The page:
Starbucks is exploring how it can use private groups and accounts on social media to better engage with consumers around product development and testing as it looks to evolve its social media strategy.
Speaking at an event held yesterday (13 March) by social media consultancy The Social Elements, Reuben Arnold, Starbucks’ vice-president of marketing and product in EMEA, said the moves are helping it have “deeper conversations” with some customers and bring product and marketing closer together.
“What I’m most excited about [on social media] is some of the possibilities around private groups and private accounts on social media channels,” he said. “When we think about the crossover between product and marketing, it really allows us to have a much deeper conversation with certain customers who really do care about our brand, who can then get much more involved in things like product development and testing, and we can use the audience in a much more meaningful way.”
The groups are mostly on Facebook at the moment, although Arnold told Marketing Week Instagram is also “starting to take shape”. And while they won’t replace more traditional market research practices, Starbucks hopes this can offer a more natural way of engaging and enable it to go deeper with consumers.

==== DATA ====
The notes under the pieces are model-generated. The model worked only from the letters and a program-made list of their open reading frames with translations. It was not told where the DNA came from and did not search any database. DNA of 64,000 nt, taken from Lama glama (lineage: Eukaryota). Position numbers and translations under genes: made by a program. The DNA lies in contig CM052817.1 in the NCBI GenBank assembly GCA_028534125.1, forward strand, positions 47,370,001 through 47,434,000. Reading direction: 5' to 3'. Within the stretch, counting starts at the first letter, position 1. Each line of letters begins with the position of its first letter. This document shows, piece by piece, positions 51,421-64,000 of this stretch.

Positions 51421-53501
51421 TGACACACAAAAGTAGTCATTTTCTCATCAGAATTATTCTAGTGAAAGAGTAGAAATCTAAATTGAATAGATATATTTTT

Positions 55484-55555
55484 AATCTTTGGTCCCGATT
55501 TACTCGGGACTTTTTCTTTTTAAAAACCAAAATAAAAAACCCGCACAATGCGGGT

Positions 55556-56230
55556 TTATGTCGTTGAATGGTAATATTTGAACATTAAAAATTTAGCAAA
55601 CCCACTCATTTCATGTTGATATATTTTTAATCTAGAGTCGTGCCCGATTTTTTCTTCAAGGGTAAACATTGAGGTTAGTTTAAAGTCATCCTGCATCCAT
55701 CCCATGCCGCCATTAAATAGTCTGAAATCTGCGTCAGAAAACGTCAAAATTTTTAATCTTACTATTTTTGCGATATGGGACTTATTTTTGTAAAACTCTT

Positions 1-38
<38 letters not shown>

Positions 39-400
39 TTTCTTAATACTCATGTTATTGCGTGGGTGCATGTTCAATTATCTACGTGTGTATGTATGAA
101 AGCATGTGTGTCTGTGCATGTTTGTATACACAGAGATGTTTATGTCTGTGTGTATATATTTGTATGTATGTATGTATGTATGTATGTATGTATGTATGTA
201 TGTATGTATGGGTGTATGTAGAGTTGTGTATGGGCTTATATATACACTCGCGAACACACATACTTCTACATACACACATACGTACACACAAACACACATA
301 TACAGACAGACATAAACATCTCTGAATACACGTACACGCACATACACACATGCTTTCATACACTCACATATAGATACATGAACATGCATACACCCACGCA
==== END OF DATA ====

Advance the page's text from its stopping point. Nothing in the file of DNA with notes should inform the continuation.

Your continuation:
“Because I look after marketing and product, that really is quite an exciting opportunity,” he explained. “Like a lot of brands, we use trend analysis but social is a great channel to look at where those trends are starting to gain traction. Then through our own audiences it’s about how we create a highly engaged audience.
The crossover between product and marketing allows us to have a much deeper conversation with customers who really do care about our brand, who can then get much more involved in things like product development.
Reuben Arnold, Starbucks
“We do that with online panels but [that] is a less natural way for people to communicate and it’s not so interactive. You can do conjoint analysis on an online panel but I find that when it’s in more of a conversational environment, it allows us to be more dynamic with our questioning and explore what resonates.”
Starbucks is also using social media to listen not just to what customers are saying about the brand and its products but also trends in the market. For example, with dairy-free alternatives, social media allowed Starbucks to see that the conversation was shifting from a focus around intolerance to one around health and wellness, and then taste.
“That really helped us think, we need to get ahead of this, particularly given some of our development timelines,” he said, adding: “Listening outside our own channels is important.”
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